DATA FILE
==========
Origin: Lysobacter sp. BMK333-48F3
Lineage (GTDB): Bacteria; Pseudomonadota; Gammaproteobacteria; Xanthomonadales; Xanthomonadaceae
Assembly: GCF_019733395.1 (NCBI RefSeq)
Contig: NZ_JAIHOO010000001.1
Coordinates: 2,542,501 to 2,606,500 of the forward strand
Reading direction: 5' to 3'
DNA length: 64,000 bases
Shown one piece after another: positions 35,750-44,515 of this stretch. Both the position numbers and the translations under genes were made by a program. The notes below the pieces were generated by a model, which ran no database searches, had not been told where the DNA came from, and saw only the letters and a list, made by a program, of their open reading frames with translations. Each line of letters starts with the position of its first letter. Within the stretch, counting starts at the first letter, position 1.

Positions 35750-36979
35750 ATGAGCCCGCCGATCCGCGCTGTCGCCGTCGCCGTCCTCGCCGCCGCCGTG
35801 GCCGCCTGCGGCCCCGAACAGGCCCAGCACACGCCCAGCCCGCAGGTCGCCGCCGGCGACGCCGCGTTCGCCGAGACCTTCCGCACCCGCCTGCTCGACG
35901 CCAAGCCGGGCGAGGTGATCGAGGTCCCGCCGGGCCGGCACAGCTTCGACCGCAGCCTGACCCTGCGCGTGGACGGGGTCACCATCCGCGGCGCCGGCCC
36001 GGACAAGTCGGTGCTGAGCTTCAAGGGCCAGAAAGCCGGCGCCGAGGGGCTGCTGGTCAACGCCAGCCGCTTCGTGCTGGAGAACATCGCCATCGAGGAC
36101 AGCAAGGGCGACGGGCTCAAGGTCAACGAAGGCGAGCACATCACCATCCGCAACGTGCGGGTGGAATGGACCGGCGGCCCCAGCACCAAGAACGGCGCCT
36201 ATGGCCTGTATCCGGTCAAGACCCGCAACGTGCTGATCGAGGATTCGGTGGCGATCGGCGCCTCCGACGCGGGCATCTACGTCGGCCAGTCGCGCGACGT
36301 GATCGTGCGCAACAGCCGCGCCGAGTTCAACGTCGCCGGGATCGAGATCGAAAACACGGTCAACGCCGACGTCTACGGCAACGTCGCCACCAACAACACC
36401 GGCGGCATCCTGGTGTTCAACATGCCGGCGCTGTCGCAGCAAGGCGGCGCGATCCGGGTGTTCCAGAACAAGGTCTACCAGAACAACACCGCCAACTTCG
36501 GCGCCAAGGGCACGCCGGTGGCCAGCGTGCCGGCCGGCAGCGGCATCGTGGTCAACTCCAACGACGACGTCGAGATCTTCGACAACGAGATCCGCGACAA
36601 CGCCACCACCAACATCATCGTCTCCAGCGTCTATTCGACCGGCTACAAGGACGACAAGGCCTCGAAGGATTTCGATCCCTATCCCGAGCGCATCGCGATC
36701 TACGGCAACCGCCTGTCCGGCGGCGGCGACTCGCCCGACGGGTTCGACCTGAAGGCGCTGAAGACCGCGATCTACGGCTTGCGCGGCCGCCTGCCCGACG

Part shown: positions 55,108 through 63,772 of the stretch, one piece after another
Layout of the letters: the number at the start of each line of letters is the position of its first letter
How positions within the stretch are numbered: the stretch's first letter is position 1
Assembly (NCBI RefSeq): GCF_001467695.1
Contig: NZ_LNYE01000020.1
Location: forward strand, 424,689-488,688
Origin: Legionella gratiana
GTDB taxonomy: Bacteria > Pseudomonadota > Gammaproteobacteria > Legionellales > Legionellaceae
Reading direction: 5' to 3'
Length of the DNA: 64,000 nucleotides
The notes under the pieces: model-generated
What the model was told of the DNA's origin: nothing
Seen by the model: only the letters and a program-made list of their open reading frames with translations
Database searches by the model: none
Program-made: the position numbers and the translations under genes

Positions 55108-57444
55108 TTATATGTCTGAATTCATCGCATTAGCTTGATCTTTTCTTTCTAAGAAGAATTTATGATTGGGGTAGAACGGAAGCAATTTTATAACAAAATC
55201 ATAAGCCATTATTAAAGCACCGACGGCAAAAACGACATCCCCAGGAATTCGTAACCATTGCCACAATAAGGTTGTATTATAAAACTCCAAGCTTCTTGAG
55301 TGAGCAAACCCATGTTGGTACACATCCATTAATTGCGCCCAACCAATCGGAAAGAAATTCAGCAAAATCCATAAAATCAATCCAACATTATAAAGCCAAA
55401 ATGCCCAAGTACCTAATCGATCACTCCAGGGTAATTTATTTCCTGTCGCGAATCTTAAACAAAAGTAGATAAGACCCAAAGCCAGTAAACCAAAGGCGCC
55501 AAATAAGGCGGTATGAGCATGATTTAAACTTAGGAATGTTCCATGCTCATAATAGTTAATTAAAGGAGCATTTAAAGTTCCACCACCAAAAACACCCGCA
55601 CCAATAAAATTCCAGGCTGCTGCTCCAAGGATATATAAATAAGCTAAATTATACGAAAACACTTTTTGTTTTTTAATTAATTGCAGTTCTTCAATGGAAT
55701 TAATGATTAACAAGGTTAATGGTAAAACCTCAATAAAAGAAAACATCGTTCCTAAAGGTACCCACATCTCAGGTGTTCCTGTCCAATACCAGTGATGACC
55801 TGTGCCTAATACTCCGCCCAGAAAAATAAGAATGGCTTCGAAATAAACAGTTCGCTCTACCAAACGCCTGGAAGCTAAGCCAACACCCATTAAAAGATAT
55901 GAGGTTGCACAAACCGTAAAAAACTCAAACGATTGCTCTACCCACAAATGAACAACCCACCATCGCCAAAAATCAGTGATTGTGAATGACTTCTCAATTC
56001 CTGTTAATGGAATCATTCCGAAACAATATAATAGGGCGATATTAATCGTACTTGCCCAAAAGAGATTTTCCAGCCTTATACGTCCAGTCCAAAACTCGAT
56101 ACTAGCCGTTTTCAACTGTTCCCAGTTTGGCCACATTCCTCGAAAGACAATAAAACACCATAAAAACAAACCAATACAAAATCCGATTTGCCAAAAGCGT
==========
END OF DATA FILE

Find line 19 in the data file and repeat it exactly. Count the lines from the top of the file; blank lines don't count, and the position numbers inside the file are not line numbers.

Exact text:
36601 CGCCACCACCAACATCATCGTCTCCAGCGTCTATTCGACCGGCTACAAGGACGACAAGGCCTCGAAGGATTTCGATCCCTATCCCGAGCGCATCGCGATC